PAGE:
Sgt. Dave Bianchi sets a bag of chocolates onto a table at Omaha police headquarters.

The narcotics detective isn’t handing out treats to his colleagues. He’s showing off the latest, tastiest ways to get high.

“It looks like a chocolate, a cookie or a chunk of candy,” Bianchi said. The marijuana-infused edibles, he said, allow people to “use marijuana, but be discreet about it.”

The edibles are becoming more common in the Omaha area, especially over the past year, Bianchi said. He suspects some Nebraskans decided to make their own pot products after visiting neighboring Colorado, which legalized recreational cannabis in 2012 and began allowing retail sales in January 2014.

The process involves extracting THC — the high-inducing substance in marijuana — putting it into a wax, butter or oil, then cooking with it.

Bianchi said that when ingested, the effect typically is a stronger, more controlled high than the ones achieved by smoking a joint or using a water pipe. Edibles are most popular among high school and college students, he said.

But it’s not all fun and games. In Nebraska, putting THC into another form makes it a controlled substance and therefore a felony, punishable by prison. Compare that to possessing less than an ounce of marijuana in its plant form, which is a misdemeanor and usually results in a ticket and a $300 fine.

An Omaha man arrested last week was accused of making THC candies and selling them to his friends and family. The 31-year-old was taken into custody after narcotics and patrol officers responded to a marijuana complaint at a northwest Omaha apartment. The man is charged with two counts of possessing a controlled substance, both felonies, and is facing up to 50 years in prison.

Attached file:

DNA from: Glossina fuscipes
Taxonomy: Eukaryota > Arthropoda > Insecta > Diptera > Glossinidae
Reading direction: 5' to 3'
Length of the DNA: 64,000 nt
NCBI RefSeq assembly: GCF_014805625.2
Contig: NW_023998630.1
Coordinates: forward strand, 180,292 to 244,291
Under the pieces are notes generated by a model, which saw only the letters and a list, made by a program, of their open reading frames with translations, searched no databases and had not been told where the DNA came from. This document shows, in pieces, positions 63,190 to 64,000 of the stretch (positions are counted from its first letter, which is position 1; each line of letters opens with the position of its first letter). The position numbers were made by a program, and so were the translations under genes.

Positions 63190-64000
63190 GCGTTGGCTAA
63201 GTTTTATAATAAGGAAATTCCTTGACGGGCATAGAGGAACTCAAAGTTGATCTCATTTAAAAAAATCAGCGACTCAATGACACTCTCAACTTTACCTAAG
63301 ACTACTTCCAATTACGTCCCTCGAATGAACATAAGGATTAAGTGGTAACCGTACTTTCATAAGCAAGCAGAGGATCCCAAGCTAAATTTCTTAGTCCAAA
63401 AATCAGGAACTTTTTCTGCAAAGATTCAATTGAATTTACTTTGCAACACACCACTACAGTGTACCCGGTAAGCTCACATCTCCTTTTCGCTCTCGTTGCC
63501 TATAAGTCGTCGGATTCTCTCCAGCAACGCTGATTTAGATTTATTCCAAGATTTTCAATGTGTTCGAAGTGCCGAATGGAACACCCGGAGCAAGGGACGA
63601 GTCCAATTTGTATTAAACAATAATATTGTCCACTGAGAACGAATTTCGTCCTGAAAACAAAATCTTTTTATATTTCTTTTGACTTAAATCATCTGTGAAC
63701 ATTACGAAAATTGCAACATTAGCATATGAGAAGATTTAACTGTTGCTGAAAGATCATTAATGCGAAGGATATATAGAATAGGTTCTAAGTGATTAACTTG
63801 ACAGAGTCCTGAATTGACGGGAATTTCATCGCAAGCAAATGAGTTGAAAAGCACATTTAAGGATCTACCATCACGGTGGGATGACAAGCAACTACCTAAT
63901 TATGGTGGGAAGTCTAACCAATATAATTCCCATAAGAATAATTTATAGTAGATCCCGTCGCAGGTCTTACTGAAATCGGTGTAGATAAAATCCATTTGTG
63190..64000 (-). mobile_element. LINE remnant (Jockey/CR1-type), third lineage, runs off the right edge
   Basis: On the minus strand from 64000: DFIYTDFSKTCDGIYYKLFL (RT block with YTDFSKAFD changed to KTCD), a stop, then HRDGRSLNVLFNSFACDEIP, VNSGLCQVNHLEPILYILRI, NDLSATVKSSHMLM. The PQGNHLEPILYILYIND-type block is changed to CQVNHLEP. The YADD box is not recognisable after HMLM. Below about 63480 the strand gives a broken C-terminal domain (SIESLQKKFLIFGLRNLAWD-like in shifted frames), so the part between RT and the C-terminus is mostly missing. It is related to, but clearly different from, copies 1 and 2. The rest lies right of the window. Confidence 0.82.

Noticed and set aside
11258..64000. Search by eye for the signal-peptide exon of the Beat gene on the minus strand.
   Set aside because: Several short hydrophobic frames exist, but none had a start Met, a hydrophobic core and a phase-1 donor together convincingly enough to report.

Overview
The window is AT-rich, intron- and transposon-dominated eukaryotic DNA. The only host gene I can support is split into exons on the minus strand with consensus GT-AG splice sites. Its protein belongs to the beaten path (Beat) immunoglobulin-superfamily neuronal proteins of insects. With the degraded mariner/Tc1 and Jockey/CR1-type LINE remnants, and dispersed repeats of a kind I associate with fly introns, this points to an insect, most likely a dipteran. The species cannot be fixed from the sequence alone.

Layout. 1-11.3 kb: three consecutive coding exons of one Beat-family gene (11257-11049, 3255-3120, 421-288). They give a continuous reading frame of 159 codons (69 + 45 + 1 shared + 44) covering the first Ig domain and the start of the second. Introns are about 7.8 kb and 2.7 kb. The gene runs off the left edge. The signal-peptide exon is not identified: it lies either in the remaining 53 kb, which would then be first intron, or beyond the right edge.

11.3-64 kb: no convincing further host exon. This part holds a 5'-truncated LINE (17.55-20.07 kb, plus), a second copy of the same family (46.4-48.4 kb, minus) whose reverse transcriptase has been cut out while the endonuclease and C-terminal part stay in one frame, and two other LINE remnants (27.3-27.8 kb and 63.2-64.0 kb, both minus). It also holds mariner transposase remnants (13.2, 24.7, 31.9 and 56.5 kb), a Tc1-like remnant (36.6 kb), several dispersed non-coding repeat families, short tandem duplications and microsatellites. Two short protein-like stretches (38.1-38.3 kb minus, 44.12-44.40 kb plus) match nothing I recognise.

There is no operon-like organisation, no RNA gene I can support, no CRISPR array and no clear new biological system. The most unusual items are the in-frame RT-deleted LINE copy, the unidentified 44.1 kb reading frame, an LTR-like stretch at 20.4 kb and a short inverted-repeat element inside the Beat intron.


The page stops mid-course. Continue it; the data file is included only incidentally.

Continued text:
Extracting THC from pot leaves is not only illegal, it’s dangerous, Bianchi said. The process involves using butane or another flammable oil, which poses the risk of explosion. In May, two men were burned while extracting hash oil at an Omaha home. Bianchi said he didn’t know what they were planning to do with it.

“People don’t realize that the production process is dangerous,” said Dr. Ron Kirschner, the medical director of the Nebraska Regional Poison Center. “They read on the Internet how to do this. My guess is, a lot of websites don’t really put an emphasis on safety.”

Kirschner said THC-laced cookies and candy also pose a risk to children.

Earlier this year, Children’s Hospital Colorado in Aurora reported a surge in the number of kids treated for marijuana ingestion. Kirschner said he wasn’t aware of any cases in Nebraska.

In small children, Kirschner said, THC can cause respiratory problems severe enough to require that the child be placed on a ventilator until the drug wears off.

THC wax, butter or oil also can be used to make personal products, such as lip balm and lotions. Bianchi said a person probably won’t get stoned using topically applied THC, but it’s another way that some people may try to use marijuana without police or anyone else being the wiser.

“You’re putting it on your skin, not ingesting it,” said Lacey Moore, a retail associate at The Green Solution, a marijuana dispensary in Edgewater, Colorado. “But you wouldn’t want to get a drug test (afterward).”

Moore said people often pick edibles and balms over traditional forms of marijuana because they worry about the smell or the health risks associated with smoking it.

Topically applied THC has a calming effect, Moore said, and often is used by people who suffer from anxiety or have trouble sleeping.

“For everybody, the products have a different reaction, just like anything,” she said.

Bianchi said Colorado’s marijuana legalization has helped give Omahans access to higher-quality marijuana from which to extract THC. In the past, users were stuck smoking “ditch weed” imported from Mexico. 
In Omaha, pot sold on the street typically contains THC levels of 12 to 18 percent, Bianchi said. In comparison, he said, extracted THC for edibles can contain levels as high as 58 to 82 percent. The treats also are more expensive on the street than regular marijuana — as much as several hundred dollars per batch of cookies or candy.

“It’s like how you can buy a $10 box of wine or a $50 bottle of wine,” Bianchi said. “The people we’ve come across, the customer market here likes a quality product.”

Contact the writer: 402-444-3100, maggie.obrien@owh.com

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